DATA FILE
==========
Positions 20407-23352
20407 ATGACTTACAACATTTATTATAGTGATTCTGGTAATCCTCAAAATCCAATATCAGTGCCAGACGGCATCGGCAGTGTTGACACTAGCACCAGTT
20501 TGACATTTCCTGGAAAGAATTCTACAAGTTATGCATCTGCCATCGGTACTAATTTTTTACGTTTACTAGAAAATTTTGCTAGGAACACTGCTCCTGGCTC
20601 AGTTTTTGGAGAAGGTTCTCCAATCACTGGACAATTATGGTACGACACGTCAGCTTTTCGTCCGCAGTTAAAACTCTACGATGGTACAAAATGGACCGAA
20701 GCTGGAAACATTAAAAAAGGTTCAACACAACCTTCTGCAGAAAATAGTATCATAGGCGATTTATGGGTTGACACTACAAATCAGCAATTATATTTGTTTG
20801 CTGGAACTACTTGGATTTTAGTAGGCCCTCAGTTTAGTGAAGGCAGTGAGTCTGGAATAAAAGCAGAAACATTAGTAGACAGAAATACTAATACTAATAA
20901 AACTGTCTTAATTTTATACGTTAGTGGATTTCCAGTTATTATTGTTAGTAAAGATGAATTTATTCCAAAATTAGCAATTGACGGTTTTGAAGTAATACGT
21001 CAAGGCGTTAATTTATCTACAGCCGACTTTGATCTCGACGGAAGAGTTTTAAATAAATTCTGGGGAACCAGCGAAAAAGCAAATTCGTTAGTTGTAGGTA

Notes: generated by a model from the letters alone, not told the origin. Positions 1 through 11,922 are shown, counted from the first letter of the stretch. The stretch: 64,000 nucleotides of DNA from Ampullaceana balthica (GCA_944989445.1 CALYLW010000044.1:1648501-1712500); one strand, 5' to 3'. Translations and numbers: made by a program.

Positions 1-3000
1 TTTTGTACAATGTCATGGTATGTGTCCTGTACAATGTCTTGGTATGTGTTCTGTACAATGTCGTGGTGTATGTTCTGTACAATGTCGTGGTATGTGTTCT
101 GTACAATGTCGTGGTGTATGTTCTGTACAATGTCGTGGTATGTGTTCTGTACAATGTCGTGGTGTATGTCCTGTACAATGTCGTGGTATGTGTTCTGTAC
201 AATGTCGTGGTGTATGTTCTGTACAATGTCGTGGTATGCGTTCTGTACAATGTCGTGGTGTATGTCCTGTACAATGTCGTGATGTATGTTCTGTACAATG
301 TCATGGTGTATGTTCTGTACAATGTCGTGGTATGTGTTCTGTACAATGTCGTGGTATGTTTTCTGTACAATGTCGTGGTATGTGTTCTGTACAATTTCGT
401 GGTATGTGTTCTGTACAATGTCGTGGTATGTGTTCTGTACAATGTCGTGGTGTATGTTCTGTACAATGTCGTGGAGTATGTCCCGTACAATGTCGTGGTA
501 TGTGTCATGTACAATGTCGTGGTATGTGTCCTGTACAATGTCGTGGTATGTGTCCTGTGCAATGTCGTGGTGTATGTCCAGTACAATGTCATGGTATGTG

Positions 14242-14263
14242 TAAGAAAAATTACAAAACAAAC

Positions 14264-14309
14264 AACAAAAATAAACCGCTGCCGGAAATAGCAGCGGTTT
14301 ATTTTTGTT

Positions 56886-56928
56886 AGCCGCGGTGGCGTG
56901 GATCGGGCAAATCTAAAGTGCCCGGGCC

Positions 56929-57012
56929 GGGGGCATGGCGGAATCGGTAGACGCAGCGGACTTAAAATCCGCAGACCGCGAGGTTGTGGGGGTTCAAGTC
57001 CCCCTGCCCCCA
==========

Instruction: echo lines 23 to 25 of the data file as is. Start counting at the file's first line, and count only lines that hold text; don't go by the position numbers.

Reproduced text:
56886 AGCCGCGGTGGCGTG
56901 GATCGGGCAAATCTAAAGTGCCCGGGCC

Positions 56929-57012